Sean and Michele Connolly are the Chip and Joanna Gaines of Nassau County.
The husband and wife have been antiquing for close to 30 years. Their 1903 Victorian home in Lynbrook — the same town that houses their antiques shop, Vintage Salvage & Supply Co. — is filled with as many vintage finds from England as it is with Long Island acquisitions.
Like the Gaineses — the Texas-based couple behind the HGTV series “Fixer Upper,” which ends Tuesday, April 3, after five seasons of transforming rundown homes into awe-worthy properties — the Connollys share a passion for vintage design and decorating. Over the course of their careers, the pair have helped every day customers, restaurant owners, photographers, and TV and movie set designers in pursuit of antiques. The Connollys are among a handful of Long Island shop owners who say shows such as “Fixer Upper” have helped increase interest in stores like theirs.
“It’s given the person that may not have had the vision before a new light on vintage decorating,” says Sean Connolly, 52. “These shows say, ‘Hey, it’s OK to hang that chippy white garden gate on the living room wall.’ Even though we’ve been doing it for years.”
The Connollys trek from Maine to Maryland and beyond — stopping at auctions, markets, old barns and factories, demolition sites and 100-year-old hardware stores — in search of inventory.
“Wherever we can find unique, old and interesting, that’s where we go,” Sean Connolly says.
Same goes for other enterprising Long Islanders, it seems.
Chad Weilbacher has found a purpose in repurposing.
As the owner of Reclaim Everything, a Huntington antiques store born from the idea that everything old becomes new again, Weilbacher creates custom furniture from vintage lumber. Since 2009, he has sold hardware, bundles of wood and custom furniture while working within a range of budgets.
“People come to us with their ideas, and we make it into a reality,” says Weilbacher, a former contractor who worked extensively on antique and historical homes. “If it can be made out of wood, we can do it.”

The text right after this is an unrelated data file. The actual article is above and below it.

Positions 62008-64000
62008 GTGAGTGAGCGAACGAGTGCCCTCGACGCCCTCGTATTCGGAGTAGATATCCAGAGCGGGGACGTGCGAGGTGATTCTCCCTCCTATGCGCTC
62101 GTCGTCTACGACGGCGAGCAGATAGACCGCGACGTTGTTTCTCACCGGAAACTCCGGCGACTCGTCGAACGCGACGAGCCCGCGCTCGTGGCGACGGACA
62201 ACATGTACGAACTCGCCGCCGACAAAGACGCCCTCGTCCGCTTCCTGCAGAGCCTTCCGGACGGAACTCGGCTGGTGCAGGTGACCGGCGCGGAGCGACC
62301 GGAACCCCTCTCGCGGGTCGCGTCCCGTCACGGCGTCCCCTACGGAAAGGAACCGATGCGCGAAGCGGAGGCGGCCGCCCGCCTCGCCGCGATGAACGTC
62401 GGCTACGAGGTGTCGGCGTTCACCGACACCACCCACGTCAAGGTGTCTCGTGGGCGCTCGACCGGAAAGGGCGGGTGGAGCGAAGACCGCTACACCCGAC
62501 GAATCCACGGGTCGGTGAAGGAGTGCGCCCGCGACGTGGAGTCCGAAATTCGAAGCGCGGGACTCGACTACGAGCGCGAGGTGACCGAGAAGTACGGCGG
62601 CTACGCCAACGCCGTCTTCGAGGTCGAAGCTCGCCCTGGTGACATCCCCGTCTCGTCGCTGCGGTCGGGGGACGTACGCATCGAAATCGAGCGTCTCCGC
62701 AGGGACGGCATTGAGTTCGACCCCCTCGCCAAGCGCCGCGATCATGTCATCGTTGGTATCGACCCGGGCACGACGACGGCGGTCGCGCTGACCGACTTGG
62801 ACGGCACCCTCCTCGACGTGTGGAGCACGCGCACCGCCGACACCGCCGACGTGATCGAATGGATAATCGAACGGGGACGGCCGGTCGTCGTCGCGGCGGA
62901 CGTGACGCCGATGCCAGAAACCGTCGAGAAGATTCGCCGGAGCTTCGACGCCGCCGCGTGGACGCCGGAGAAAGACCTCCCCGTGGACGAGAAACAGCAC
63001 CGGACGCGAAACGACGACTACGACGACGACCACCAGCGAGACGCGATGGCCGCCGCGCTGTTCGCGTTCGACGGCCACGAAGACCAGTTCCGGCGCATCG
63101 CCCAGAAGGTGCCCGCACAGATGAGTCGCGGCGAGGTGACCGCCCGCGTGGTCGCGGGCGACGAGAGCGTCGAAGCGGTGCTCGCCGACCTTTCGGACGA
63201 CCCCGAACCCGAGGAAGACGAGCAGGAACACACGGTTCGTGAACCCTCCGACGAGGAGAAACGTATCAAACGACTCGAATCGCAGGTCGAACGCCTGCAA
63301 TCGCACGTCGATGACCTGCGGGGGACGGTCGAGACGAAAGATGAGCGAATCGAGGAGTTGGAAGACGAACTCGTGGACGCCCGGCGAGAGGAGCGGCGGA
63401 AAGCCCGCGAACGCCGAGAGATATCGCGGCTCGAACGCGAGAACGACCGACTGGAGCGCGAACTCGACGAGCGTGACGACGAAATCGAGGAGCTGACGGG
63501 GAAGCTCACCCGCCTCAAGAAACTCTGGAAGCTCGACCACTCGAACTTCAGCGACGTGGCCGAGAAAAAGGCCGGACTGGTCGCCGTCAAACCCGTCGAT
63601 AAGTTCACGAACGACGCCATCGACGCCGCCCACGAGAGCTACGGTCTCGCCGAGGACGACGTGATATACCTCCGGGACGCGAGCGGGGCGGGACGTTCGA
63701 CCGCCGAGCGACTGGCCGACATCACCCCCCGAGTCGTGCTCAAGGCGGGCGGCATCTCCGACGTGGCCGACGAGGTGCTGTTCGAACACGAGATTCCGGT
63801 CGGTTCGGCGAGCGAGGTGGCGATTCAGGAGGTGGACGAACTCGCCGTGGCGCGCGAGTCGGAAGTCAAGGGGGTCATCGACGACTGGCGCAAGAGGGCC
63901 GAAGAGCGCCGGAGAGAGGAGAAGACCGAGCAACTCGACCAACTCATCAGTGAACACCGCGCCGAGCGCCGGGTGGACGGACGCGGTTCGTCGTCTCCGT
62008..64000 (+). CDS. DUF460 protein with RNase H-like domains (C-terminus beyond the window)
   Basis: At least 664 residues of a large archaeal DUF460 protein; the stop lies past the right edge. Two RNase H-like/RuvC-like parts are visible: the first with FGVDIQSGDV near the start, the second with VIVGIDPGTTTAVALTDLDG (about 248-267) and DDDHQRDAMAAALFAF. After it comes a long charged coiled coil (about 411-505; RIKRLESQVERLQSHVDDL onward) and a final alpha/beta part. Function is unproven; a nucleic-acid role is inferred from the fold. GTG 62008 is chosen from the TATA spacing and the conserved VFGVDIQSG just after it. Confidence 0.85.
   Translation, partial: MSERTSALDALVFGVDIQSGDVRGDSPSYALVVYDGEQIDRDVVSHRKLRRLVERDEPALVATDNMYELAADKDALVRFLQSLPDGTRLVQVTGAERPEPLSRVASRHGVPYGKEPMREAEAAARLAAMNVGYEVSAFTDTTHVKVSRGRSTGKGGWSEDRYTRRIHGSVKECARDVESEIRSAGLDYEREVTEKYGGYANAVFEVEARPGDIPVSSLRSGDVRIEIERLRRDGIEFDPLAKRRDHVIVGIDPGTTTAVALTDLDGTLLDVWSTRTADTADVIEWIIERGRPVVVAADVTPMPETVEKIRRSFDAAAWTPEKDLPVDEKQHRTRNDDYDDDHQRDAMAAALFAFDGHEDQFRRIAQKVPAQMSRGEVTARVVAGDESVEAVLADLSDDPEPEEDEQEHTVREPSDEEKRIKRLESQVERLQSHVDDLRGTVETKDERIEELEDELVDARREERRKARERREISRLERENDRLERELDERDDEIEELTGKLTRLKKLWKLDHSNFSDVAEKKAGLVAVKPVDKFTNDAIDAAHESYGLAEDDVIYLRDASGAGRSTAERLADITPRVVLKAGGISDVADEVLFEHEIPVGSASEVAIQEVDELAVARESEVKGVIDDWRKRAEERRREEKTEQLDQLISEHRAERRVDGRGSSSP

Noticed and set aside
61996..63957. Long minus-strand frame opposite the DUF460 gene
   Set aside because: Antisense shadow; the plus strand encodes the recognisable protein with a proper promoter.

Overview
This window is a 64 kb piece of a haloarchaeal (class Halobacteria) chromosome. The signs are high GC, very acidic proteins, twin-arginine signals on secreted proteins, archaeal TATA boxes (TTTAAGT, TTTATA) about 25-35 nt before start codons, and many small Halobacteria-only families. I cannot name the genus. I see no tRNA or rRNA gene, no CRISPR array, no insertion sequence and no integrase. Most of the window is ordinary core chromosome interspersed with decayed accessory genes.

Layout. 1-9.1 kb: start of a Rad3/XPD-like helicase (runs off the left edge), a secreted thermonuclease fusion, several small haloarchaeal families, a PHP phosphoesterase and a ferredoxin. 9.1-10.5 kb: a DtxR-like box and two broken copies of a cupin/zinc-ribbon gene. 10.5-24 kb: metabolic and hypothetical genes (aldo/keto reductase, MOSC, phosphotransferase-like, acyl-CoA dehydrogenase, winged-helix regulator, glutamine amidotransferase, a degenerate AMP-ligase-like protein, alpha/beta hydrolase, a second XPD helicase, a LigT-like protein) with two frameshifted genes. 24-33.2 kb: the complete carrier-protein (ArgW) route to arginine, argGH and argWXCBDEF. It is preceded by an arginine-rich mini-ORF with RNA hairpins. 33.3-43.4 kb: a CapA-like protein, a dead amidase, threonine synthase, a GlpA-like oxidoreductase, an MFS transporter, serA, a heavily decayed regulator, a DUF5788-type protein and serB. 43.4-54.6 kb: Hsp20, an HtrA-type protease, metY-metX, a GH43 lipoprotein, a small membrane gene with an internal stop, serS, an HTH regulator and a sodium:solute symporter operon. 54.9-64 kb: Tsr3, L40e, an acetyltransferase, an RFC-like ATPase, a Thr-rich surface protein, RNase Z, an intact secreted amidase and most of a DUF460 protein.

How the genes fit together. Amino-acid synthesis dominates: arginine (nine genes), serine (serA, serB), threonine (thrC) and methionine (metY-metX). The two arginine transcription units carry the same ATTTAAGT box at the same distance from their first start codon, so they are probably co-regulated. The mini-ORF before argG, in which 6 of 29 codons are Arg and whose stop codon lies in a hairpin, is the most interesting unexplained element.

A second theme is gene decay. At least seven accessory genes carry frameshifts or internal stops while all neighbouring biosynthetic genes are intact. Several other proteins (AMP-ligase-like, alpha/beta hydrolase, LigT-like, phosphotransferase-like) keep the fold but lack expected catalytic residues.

When sourcing, Weilbacher says, he dismantles old barns and buildings, paying particular attention to the period each item is from. He deals strictly with old-growth lumber — wood that is naturally weathered, antiqued and distressed. Most items come from across New York and New England. All date back to the 1920s.
“Some of our items are put into custom projects and need to be fully restored,” says Weilbacher, 46, an East Northport resident. “However, our barn wood is cleaned and left raw until a customer requests a specific stain or coats of polyurethane.”
His top-selling projects are tables, barn doors, mantels and finished wood for accent walls, including shiplap, a “Fixer Upper” favorite. Weilbacher says many of his customers come to him with ideas from HGTV.
“People have had an interest, but these shows are illustrating the ideas and designs people are thinking about,” Weilbacher says.
MODERN FARM STYLE
Carol Staci, 53, and Lisa Iampieri, 43, both of Bellmore, and Crystal Brenner, 33, of Massapequa opened Urban Farmhouse in June.
“We wanted something that would marry the farmhouse feel with rustic and vintage décor,” Iampieri says.
In addition to their own creations, they sell works of local artists and makers at their Bellmore shop. They stock hand-built, vintage and repurposed furniture, market décor and farm tables as well as hand-painted pieces. The women say they are drawn to the 1940s and ’50s, and their pieces reflect that. And they’re all for restoring. If a piece is in bad shape, they’ll paint or refinish it.
At Urban Farmhouse, vintage scales, milk cans and bottles and Depression-era glass are in high demand. Accent tables, consoles, buffets and farm tables are top sellers.
The owners of all three shops say their inventory changes often and their businesses benefit from customers’ nostalgia.
People are drawn to the quality of early craftsmanship, Sean Connolly says, and to the history and originality of earlier designs.
WHERE TO FIND ‘FIXER UPPER’ STYLE
Vintage Salvage & Supply Co.
260 Merrick Rd., Lynbrook
INFO 516-268-7211, vintagesalvageandsupply.com
Open Saturday and Sunday; Thursday by appointment
1320 New York Ave., Huntington
INFO 631-525-9940, reclaimeverything.com
Open Tuesday through Saturday; Monday by appointment
108 Bedford Ave., Bellmore
Open Tuesday through Sunday
Janelle Griffith traded the land of Bruce Springsteen for the island of Billy Joel to work as an entertainment reporter and feature writer at Newsday. A news junkie and foodie, she also enjoys giving (solicited) fashion advice.
Source : https://www.newsday.com/lifestyle/fashion-and-shopping/fixer-upper-long-island-1.17755370